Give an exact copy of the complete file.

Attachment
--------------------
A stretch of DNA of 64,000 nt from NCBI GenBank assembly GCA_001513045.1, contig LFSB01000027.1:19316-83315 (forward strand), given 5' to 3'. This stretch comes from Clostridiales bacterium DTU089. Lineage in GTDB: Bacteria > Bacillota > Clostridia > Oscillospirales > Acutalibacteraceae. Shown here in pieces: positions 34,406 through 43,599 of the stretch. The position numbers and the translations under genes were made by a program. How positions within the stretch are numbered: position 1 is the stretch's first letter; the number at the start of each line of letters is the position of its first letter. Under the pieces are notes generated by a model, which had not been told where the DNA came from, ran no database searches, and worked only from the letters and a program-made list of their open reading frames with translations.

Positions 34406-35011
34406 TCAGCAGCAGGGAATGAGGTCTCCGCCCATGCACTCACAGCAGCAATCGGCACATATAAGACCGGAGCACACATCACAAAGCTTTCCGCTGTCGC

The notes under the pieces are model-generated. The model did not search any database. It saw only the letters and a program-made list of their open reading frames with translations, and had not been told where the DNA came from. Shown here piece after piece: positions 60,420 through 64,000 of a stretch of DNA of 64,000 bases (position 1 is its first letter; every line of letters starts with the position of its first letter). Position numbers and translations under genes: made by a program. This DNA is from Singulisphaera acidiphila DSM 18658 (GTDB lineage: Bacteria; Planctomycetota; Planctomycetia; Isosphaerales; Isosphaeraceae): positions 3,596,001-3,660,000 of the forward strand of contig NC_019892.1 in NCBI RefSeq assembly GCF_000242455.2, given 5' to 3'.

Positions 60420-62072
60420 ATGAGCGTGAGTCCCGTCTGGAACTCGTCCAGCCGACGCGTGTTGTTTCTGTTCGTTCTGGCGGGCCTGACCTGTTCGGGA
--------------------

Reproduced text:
A stretch of DNA of 64,000 nt from NCBI GenBank assembly GCA_001513045.1, contig LFSB01000027.1:19316-83315 (forward strand), given 5' to 3'. This stretch comes from Clostridiales bacterium DTU089. Lineage in GTDB: Bacteria > Bacillota > Clostridia > Oscillospirales > Acutalibacteraceae. Shown here in pieces: positions 34,406 through 43,599 of the stretch. The position numbers and the translations under genes were made by a program. How positions within the stretch are numbered: position 1 is the stretch's first letter; the number at the start of each line of letters is the position of its first letter. Under the pieces are notes generated by a model, which had not been told where the DNA came from, ran no database searches, and worked only from the letters and a program-made list of their open reading frames with translations.

Positions 34406-35011
34406 TCAGCAGCAGGGAATGAGGTCTCCGCCCATGCACTCACAGCAGCAATCGGCACATATAAGACCGGAGCACACATCACAAAGCTTTCCGCTGTCGC

The notes under the pieces are model-generated. The model did not search any database. It saw only the letters and a program-made list of their open reading frames with translations, and had not been told where the DNA came from. Shown here piece after piece: positions 60,420 through 64,000 of a stretch of DNA of 64,000 bases (position 1 is its first letter; every line of letters starts with the position of its first letter). Position numbers and translations under genes: made by a program. This DNA is from Singulisphaera acidiphila DSM 18658 (GTDB lineage: Bacteria; Planctomycetota; Planctomycetia; Isosphaerales; Isosphaeraceae): positions 3,596,001-3,660,000 of the forward strand of contig NC_019892.1 in NCBI RefSeq assembly GCF_000242455.2, given 5' to 3'.

Positions 60420-62072
60420 ATGAGCGTGAGTCCCGTCTGGAACTCGTCCAGCCGACGCGTGTTGTTTCTGTTCGTTCTGGCGGGCCTGACCTGTTCGGGA